I think if you try to crank a crated engine to get a compression reading without the proper fixtures to do it, you may end up damaging something which might prove expensive to repair. A leak down test accesses the same information, the only risk is that something dynamic wouldn’t be caught. Like maybe there’s a broken valve spring.


#11

I don’t have a leak-down tester but could possibly rent one from one of the parts stores that rent tools . When performing a leak-down test the instructions say to ensure the engine is warm . I wonder how critical that is ?


#12

A 3 foot extension would be needed to hold a drill that had enough power to turn the crankshaft on an automobile engine against compression and an impact wrench hammers the socket and would likely break the crank bolt while turning it clockwise or stretch the bolt and weaken it and cause it to break when turned counterclockwise to remove it. Maybe one of the more mathematically astute here can calculate the torque required to turn the crankshaft against compression but my best unSWAG is 400+ foot pounds.


#13

If you can’t use the engines own starter, you could TRY your 1/2 drill idea. With the plugs out it MIGHT be able to turn the engine over. You could check the oil pressure too…Be sure you spin it in the right direction…


#14
When performing a leak-down test the instructions say to ensure the engine is warm . I wonder how critical that is ?

Not critical. You’re looking for differences among the cylinders.


#15

@Sloepoke

Thank you for telling us what engine you’re thinking of buying

Why do you want to buy this engine?

Please don’t take this the wrong way, but that 3.7 liter V6 in the Liberty is NOT known for being a good engine. Major top end problems, which cause hard to diagnose misfires. Hard to diagnose for some guys, anyways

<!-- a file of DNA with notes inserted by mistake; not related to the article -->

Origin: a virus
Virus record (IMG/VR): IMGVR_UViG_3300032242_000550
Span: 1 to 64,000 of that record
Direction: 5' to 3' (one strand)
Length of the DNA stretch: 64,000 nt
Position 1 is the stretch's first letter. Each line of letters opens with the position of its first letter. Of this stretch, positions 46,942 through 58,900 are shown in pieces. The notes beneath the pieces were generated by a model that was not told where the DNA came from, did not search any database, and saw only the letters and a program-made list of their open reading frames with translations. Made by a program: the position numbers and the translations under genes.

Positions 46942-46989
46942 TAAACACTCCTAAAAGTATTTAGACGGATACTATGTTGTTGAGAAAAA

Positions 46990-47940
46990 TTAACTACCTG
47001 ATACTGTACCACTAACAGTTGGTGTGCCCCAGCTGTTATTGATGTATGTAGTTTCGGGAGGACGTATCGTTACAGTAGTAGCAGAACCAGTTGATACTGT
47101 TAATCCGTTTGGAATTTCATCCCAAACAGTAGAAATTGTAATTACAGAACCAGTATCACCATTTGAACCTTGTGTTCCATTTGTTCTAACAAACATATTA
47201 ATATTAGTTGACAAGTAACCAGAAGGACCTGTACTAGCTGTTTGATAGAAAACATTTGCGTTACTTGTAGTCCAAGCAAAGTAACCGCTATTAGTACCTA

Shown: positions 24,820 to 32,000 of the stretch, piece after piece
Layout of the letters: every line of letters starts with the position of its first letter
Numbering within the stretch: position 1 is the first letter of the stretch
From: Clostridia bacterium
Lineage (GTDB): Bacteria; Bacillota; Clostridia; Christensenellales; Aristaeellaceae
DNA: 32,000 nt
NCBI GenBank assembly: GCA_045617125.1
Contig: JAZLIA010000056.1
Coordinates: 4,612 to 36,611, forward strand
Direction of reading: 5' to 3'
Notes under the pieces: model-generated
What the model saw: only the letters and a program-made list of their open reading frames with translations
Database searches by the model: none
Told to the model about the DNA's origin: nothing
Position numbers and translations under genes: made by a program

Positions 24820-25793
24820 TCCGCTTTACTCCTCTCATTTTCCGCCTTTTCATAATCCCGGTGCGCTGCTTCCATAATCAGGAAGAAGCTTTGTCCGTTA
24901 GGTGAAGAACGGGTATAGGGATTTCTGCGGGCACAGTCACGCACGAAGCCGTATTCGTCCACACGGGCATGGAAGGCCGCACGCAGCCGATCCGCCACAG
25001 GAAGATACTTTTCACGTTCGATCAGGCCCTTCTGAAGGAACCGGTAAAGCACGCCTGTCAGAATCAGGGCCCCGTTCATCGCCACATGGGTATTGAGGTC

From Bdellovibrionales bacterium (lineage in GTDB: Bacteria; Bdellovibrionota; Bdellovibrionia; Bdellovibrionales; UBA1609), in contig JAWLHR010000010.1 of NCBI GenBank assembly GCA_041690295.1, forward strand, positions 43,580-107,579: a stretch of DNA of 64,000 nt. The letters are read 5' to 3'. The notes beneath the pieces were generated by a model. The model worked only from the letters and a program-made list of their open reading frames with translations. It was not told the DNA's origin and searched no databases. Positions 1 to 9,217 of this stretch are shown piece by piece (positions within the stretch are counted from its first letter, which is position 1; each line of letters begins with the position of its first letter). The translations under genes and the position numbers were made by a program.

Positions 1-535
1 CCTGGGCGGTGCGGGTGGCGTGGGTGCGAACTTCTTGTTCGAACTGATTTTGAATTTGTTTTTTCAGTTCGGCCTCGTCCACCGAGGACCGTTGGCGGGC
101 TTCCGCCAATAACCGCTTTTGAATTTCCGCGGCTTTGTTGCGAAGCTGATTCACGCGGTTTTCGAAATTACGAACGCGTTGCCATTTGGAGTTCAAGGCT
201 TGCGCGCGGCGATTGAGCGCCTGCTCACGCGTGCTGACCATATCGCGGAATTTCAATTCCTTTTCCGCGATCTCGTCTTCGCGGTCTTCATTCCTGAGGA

Are you buying it as a spare?

Is the engine in your own vehicle already toast?


#16

You’re right about head problems with the 3.7 . They are notorious for dropping valve seats & I have read the V8 4.7 has the same problem . I have 2 liberty’s & one has high mileage & valve problems & the other 1 has had the heads rebuilt & now has a rod knocking .
Both have excellent bodies & interiors . I have located a wrecked liberty with low mileage that I’m buying & plan to install the engine , transmission & transfer case into the 1 I have with high mileage . The wrecked 1 still runs , it was hit behind the drivers door .
I am considering the 1 on a pallet for the other liberty . I bought both these liberty’s as projects & neither are or have been used as my personal vehicle . I am retired & enjoy doing things like this as a hobby . I have people wanting to buy them when they’re running . I was looking for an engine for the 1st liberty when I ran across the 2nd one , the price was right so I bought it too . Sucker for punishment I guess .
I think I’m going to try the drill on the one that has the rod knocking & see what happens .


#17

@Sloepoke

Well, that certainly puts things in perspective

In that case, I’d just go ahead and buy the pallet engine for $500, as long as it isn’t seized

Install it, and if all turns out well, sell quickly to those “people wanting to buy them when they’re running.”

Good luck, and please keep us in the loop!

This sounds pretty exciting, by the way

:sweat_smile:


#18

I have fun with it & I guess in the long run that’s all that matters . Anyone interested in a nice Kia Sportage ? I know where one is cheep , just needs an engine . lol


#19

A caution about model year selection, the engines look alike but the tone wheel on the crankshaft changed for 2004. A 2004 and later engine won’t work in a 2002-2003 Liberty and the early engines won’t work in 2004 and later vehicles.


#20

A leak down test, like Tester suggested, is exactly how aircraft engines have their compression measured. Kinda hard to do it with a spinning Hartzell prop right next to you.

A shop will use a differential compression pressure gauge set (normally) at 80 psi. A second gauge indicates the pressure held in the cylinder. Most A&Ps and I/As insist on 60 psi to “pass” a cylinder (Airplane cylinders are removable from an engine).

Most nerve wracking test for an owner. Been there, done that.